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In This Issue of JAMA Pediatrics
March 2017


JAMA Pediatr. 2017;171(3):207. doi:10.1001/jamapediatrics.2016.3093

Abusive head trauma accounts for most deaths because of physical abuse and most serious head injuries among infants. Dias and colleagues evaluated a statewide shaken baby prevention program in Pennsylvania among parents of all newborn infants. There was no difference in the rates of hospitalization for abusive head trauma over the intervention period in Pennsylvania compared with those of 5 other states. The accompanying editorial by Leventhal et al discussed the need to move beyond mother-focused, antishaking education during the postpartum period to prevent the potentially devastating injuries of abusive head trauma.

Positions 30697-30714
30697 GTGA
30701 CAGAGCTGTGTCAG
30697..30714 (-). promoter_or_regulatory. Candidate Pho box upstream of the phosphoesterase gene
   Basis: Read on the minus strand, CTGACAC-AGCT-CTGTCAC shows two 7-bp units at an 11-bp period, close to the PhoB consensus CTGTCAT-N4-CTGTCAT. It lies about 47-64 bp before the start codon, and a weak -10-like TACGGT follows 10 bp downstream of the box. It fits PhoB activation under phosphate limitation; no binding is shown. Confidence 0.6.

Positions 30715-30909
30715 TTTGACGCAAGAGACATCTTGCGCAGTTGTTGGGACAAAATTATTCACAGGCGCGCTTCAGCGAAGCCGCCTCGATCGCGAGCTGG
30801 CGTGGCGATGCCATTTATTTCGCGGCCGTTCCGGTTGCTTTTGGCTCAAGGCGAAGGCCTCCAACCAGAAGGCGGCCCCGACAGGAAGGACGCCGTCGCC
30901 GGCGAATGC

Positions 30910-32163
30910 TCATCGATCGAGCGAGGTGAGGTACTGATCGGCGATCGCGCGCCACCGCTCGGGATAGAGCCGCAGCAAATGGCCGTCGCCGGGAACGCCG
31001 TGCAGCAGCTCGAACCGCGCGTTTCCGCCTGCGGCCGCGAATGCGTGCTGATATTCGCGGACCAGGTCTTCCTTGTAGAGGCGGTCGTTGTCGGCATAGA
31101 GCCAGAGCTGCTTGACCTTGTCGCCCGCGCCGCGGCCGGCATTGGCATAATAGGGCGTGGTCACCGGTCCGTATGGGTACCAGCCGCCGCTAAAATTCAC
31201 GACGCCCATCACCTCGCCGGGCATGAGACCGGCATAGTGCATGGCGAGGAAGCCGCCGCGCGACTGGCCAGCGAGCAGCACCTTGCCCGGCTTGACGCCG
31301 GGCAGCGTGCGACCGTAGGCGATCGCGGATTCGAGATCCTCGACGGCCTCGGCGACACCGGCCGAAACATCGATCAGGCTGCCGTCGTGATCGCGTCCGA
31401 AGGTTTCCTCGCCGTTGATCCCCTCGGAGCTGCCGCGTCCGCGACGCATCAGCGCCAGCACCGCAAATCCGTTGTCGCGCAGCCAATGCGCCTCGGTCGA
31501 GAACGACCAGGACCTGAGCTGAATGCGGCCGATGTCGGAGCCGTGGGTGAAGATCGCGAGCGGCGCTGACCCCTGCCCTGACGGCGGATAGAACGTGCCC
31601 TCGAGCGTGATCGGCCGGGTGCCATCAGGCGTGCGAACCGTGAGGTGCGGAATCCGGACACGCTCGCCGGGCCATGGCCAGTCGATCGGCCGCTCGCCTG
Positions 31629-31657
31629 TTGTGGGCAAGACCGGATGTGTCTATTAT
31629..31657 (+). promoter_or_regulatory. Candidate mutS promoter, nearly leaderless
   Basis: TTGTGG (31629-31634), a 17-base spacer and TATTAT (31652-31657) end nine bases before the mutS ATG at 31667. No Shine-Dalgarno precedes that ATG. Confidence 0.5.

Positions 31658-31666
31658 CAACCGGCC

Pregnant women infected with influenza A(H1N1) are at a substantially higher risk for hospitalization and intensive care hovel admissions with a disproportionately severe clinical course. In this large cohort study conducted in Denmark, 61 359 children were followed up from birth to age 5 years. Children exposed to the maternal influenza A(H1N1) vaccination in the first trimester were not more likely to be hospitalized during the first 5 years of life than unexposed children. Children of mothers vaccinated in the second or third trimester had a 7% lower risk of hospitalization, primarily a result of a reduced risk for infection-related hospitalizations. These results support the safety profile of the influenza A(H1N1) vaccine used during pregnancy.